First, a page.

Ireland – COVID-19: Employee Wage Subsidy Scheme Introduced

Ireland – Employee Wage Subsidy Scheme Introduced

The Irish government introduced a new Employment Wage Subsidy Scheme (EWSS) on 23 July 2020, which applies from 1 July 2020 and is expected to be in place until 31 March 2021. Under the EWSS – which is intended to help support businesses and employees detrimentally impacted by the coronavirus crisis – the employer will pay the employee his normal wages and following the submission of the payroll return, will then receive a subsidy from the Revenue in respect of eligible employees.




The Irish government introduced a new Employment Wage Subsidy Scheme (EWSS) on 23 July 2020, which applies from 1 July 2020 and is expected to be in place until 31 March 2021.1  The EWSS will operate in parallel with the Temporary Wage Subsidy Scheme (TWSS) for July and August before replacing the TWSS from 1 September 2020. An employer cannot receive EWSS support in respect of an employee where TWSS is being claimed for the employee during this period.

The introduction of the EWSS reinforces the importance of maintaining high levels of employment in the Irish government’s response to the COVID-19 pandemic.   

Under the EWSS, the subsidy to be paid to the employer is now more akin to an employment support grant – the employer will pay the employee his normal wages and following the submission of the payroll return, will then receive a subsidy from the Revenue in respect of eligible employees.


The scheme provides those employers that have been significantly impacted by COVID-19 with welcome financial support for the next nine months, to help with the recovery of their business and the wider economy.  Employers should therefore be aware of this scheme and assess the eligibility requirements, as they may be able to avail of this new scheme.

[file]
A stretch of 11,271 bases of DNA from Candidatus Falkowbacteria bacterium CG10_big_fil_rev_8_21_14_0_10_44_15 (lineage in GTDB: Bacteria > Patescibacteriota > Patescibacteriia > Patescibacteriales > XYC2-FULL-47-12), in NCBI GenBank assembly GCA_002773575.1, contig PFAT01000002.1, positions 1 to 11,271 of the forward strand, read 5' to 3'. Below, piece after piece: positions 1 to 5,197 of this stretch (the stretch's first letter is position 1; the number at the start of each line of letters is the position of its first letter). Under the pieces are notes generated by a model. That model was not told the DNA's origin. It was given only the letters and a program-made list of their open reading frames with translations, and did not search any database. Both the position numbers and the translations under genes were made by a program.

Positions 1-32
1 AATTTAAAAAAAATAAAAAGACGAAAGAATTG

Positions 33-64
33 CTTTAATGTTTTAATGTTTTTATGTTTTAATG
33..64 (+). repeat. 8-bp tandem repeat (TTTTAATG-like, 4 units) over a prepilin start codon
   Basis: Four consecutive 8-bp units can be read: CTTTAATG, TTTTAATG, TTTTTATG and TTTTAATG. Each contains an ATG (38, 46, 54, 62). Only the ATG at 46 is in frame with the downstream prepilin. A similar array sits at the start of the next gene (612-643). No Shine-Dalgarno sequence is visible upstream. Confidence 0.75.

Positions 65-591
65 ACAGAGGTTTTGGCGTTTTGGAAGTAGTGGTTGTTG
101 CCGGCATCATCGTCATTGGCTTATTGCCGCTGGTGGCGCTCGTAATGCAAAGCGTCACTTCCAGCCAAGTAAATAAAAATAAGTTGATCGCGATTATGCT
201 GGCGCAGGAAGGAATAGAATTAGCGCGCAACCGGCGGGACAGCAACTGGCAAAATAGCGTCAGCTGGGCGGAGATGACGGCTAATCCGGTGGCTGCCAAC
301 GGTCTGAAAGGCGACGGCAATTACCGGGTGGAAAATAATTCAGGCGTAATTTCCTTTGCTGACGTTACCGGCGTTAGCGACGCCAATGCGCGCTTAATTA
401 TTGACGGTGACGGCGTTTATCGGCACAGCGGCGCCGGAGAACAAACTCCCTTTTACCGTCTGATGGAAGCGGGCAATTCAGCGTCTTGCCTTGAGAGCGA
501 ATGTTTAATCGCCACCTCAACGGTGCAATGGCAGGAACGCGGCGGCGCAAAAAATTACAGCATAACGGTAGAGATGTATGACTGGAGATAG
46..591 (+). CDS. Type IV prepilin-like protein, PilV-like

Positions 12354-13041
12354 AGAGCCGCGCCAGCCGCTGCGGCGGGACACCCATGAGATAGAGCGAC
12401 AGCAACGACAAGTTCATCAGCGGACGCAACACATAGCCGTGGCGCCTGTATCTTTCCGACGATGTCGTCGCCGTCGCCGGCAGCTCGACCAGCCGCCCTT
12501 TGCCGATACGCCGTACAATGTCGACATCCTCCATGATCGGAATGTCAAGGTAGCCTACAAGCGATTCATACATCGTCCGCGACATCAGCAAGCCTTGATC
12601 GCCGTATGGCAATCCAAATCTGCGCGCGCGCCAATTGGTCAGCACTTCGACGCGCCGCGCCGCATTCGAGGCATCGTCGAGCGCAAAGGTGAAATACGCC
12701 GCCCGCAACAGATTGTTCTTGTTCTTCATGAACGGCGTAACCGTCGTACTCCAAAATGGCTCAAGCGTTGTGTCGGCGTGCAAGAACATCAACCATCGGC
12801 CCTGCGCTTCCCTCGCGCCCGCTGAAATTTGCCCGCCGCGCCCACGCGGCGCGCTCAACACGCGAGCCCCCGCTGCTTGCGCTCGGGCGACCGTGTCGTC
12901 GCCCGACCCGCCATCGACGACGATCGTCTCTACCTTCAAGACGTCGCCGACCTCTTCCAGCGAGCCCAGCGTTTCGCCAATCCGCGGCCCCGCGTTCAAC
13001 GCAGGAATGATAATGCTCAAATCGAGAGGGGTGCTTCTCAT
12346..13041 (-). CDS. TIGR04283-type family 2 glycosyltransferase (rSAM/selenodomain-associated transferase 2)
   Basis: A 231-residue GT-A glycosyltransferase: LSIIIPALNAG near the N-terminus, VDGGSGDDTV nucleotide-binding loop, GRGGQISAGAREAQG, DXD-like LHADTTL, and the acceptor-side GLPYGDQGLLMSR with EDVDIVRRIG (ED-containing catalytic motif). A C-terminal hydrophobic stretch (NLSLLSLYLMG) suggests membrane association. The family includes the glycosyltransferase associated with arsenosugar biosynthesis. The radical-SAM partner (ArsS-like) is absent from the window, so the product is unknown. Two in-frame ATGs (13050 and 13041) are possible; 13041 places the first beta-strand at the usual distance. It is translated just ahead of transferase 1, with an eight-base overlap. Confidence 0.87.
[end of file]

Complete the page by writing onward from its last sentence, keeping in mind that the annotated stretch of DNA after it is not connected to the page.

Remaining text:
For employers that have previously availed of the TWSS, its important they are aware of the changes as the TWSS will cease from 1 September 2020.

Note that while the subsidy will predominantly impact those employed locally in Ireland, it should be considered whether any expatriates could qualify.      

Eligibility Requirements


To qualify for the scheme, an employer must be able to demonstrate to the satisfaction of Revenue that:

  • the business will experience a 30-percent reduction in turnover or orders between 1 July and 31 December 2020;


  • this disruption is caused by COVID-19.

This reduction in turnover or orders is relative to:

  • the same period in 2019 where the business was in existence prior to 1 July 2019;
  • the date of commencement to 31 December 2019;


  • Employers are required to undertake a review on the last day of every month to make sure they continue to meet the eligibility criteria. If they no longer qualify, they are required to deregister from EWSS with effect from the following day (1st day of the month).

Child-care businesses registered in accordance with section 58C of the Child Care Act 1991 are also included in the scheme.